• Data are transmitted in frames
  • Control information can be transmitted over voice channel during conversation
    • Mobile unit or the base station inserts burst of data
      • Turn off voice FM transmission for about 100 ms
      • Replacing it with an FSK-encoded message
    • Used to exchange urgent messages
      • Change power level
      • Handoff
second generation cdma
Second Generation CDMA
  • Higher quality signals
  • Higher data rates
  • Support of digital services
  • Greater capacity
  • Digital traffic channels
    • Support digital data
    • Voice traffic digitized
    • User traffic (data or digitized voice) converted to analog signal for transmission
  • Encryption
    • Simple to encrypt digital traffic
  • Error detection and correction
    • (See chapter 6)
    • Very clear voice reception
  • Channel access
    • Channel dynamically shared by users via Time division multiple access (TDMA) or code division multiple access (CDMA)
code division multiple access
Code Division Multiple Access
  • Each cell allocated frequency bandwidth
    • Split in two
      • Half for reverse, half for forward
      • Direct-sequence spread spectrum (DSSS) (see chapter 9)
code division multiple access advantages
Code Division Multiple AccessAdvantages
  • Frequency diversity
    • Frequency-dependent transmission impairments (noise bursts, selective fading) have less effect
  • Multipath resistance
    • DSSS overcomes multipath fading by frequency diversity
    • Also, chipping codes used only exhibit low cross correlation and low autocorrelation
    • Version of signal delayed more than one chip interval does not interfere with the dominant signal as much
  • Privacy
    • From spread spectrum (see chapter 9)
  • Graceful degradation
    • With FDMA or TDMA, fixed number of users can access system simultaneously
    • With CDMA, as more users access the system simultaneously, noise level and hence error rate increases
    • Gradually system degrades
code division multiple access1
Code Division Multiple Access
  • Self-jamming
    • Unless all mobile users are perfectly synchronized, arriving transmissions from multiple users will not be perfectly aligned on chip boundaries
    • Spreading sequences of different users not orthogonal
    • Some cross correlation
    • Distinct from either TDMA or FDMA
      • In which, for reasonable time or frequency guardbands, respectively, received signals are orthogonal or nearly so
  • Near-far problem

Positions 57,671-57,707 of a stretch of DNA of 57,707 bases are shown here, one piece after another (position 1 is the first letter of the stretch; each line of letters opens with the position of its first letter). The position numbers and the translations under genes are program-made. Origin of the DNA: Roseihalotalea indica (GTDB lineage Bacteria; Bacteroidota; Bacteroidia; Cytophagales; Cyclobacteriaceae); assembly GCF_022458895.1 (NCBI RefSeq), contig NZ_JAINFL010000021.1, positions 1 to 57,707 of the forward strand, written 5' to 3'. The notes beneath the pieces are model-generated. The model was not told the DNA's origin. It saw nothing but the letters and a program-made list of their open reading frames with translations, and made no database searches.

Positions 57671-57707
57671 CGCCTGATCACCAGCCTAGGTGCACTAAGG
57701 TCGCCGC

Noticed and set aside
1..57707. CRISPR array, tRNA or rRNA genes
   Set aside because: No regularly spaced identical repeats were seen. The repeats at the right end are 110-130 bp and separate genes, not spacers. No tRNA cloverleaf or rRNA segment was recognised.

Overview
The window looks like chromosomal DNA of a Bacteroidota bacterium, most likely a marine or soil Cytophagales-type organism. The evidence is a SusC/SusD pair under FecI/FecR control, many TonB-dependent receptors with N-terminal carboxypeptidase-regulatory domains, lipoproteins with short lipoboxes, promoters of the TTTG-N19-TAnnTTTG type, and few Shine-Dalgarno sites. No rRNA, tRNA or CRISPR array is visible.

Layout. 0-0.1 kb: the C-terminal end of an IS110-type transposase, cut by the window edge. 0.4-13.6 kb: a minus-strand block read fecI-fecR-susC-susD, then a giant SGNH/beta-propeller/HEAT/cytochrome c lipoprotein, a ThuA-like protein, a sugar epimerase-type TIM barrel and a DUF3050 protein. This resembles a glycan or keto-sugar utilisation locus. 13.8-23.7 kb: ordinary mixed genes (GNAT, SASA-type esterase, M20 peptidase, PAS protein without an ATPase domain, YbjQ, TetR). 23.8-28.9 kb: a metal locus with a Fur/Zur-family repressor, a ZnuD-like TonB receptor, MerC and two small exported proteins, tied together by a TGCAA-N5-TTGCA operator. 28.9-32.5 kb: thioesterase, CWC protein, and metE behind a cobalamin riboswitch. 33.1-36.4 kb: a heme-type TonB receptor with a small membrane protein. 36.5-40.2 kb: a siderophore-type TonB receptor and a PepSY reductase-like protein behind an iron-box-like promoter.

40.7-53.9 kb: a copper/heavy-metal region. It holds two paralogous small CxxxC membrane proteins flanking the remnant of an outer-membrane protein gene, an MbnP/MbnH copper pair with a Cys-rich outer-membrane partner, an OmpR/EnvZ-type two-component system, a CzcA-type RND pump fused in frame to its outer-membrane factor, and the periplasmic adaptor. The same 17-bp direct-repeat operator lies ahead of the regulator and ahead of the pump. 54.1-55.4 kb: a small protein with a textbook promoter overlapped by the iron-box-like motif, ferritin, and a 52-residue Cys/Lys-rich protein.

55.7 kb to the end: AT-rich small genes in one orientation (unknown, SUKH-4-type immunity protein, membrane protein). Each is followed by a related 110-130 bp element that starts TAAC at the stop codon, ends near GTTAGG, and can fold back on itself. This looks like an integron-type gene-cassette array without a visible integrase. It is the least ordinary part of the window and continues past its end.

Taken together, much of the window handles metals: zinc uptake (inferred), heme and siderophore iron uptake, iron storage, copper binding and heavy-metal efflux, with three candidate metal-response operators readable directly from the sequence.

• Signals closer to receiver are received with less attenuation than signals farther away
    • Given lack of complete orthogonality, transmissions from more remote mobile units may be more difficult to recover
rake receiver
RAKE Receiver
  • If multiple versions of signal arrive more than one chip interval apart, receiver can recover signal by correlating chip sequence with dominant incoming signal
    • Remaining signals treated as noise
  • Better performance if receiver attempts to recover signals from multiple paths and combine them, with suitable delays
  • Original binary signal is spread by XOR operation with chipping code
  • Spread sequence modulated for transmission over wireless channel
  • Multipath effects generate multiple copies of signal
    • Each with a different amount of time delay (1, 2, etc.)
    • Each with a different attenuation factors (a1, a2, etc.)
    • Receiver demodulates combined signal
    • Demodulated chip stream fed into multiple correlators, each delayed by different amount
    • Signals combined using weighting factors estimated from the channel
is 95
  • Second generation CDMA scheme
  • Primarily deployed in North America
  • Transmission structures different on forward and reverse links
is 95 forward link 1
IS-95 Forward Link (1)
  • Up to 64 logical CDMA channels each occupying the same 1228-kHz bandwidth
  • Four types of channels:
    • Pilot (channel 0)
      • Continuous signal on a single channel
      • Allows mobile unit to acquire timing information
      • Provides phase reference for demodulation process
      • Provides signal strength comparison for handoff determination
      • Consists of all zeros
    • Synchronization (channel 32)
      • 1200-bps channel used by mobile station to obtain identification information about the cellular system
      • System time, long code state, protocol revision, etc.
is 95 forward link 2
IS-95 Forward Link (2)
  • Paging (channels 1 to 7)